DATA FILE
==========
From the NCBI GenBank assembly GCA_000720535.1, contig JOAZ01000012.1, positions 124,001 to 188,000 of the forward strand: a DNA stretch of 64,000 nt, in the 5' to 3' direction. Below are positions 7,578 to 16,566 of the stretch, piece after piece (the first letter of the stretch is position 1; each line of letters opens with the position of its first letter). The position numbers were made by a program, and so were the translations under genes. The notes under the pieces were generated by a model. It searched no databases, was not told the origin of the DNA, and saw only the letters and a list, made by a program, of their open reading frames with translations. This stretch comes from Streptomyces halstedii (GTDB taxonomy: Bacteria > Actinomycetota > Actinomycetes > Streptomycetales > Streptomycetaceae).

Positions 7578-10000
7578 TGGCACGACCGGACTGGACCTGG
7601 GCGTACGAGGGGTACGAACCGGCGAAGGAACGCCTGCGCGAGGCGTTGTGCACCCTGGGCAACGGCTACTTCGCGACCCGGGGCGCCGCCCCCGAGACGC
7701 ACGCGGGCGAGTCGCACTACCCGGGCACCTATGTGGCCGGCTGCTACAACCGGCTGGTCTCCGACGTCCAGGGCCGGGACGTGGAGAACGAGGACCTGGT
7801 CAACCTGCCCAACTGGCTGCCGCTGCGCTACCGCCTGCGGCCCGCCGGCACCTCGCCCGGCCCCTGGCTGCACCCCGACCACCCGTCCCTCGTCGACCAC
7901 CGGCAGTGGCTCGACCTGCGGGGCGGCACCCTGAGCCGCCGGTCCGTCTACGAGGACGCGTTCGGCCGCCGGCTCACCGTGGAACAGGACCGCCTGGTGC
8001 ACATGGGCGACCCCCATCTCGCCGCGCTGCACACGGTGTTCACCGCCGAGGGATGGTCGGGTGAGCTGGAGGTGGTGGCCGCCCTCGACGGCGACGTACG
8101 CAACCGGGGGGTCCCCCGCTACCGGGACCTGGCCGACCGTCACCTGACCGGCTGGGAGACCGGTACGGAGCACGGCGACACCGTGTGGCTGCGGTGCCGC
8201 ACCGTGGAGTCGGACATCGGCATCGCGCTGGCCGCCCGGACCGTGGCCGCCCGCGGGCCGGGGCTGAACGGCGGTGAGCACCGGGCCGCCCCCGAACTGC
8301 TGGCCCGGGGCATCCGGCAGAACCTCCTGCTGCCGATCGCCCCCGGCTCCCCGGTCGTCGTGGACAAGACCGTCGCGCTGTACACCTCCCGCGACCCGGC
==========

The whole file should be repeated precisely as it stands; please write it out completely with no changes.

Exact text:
From the NCBI GenBank assembly GCA_000720535.1, contig JOAZ01000012.1, positions 124,001 to 188,000 of the forward strand: a DNA stretch of 64,000 nt, in the 5' to 3' direction. Below are positions 7,578 to 16,566 of the stretch, piece after piece (the first letter of the stretch is position 1; each line of letters opens with the position of its first letter). The position numbers were made by a program, and so were the translations under genes. The notes under the pieces were generated by a model. It searched no databases, was not told the origin of the DNA, and saw only the letters and a list, made by a program, of their open reading frames with translations. This stretch comes from Streptomyces halstedii (GTDB taxonomy: Bacteria > Actinomycetota > Actinomycetes > Streptomycetales > Streptomycetaceae).

Positions 7578-10000
7578 TGGCACGACCGGACTGGACCTGG
7601 GCGTACGAGGGGTACGAACCGGCGAAGGAACGCCTGCGCGAGGCGTTGTGCACCCTGGGCAACGGCTACTTCGCGACCCGGGGCGCCGCCCCCGAGACGC
7701 ACGCGGGCGAGTCGCACTACCCGGGCACCTATGTGGCCGGCTGCTACAACCGGCTGGTCTCCGACGTCCAGGGCCGGGACGTGGAGAACGAGGACCTGGT
7801 CAACCTGCCCAACTGGCTGCCGCTGCGCTACCGCCTGCGGCCCGCCGGCACCTCGCCCGGCCCCTGGCTGCACCCCGACCACCCGTCCCTCGTCGACCAC
7901 CGGCAGTGGCTCGACCTGCGGGGCGGCACCCTGAGCCGCCGGTCCGTCTACGAGGACGCGTTCGGCCGCCGGCTCACCGTGGAACAGGACCGCCTGGTGC
8001 ACATGGGCGACCCCCATCTCGCCGCGCTGCACACGGTGTTCACCGCCGAGGGATGGTCGGGTGAGCTGGAGGTGGTGGCCGCCCTCGACGGCGACGTACG
8101 CAACCGGGGGGTCCCCCGCTACCGGGACCTGGCCGACCGTCACCTGACCGGCTGGGAGACCGGTACGGAGCACGGCGACACCGTGTGGCTGCGGTGCCGC
8201 ACCGTGGAGTCGGACATCGGCATCGCGCTGGCCGCCCGGACCGTGGCCGCCCGCGGGCCGGGGCTGAACGGCGGTGAGCACCGGGCCGCCCCCGAACTGC
8301 TGGCCCGGGGCATCCGGCAGAACCTCCTGCTGCCGATCGCCCCCGGCTCCCCGGTCGTCGTGGACAAGACCGTCGCGCTGTACACCTCCCGCGACCCGGC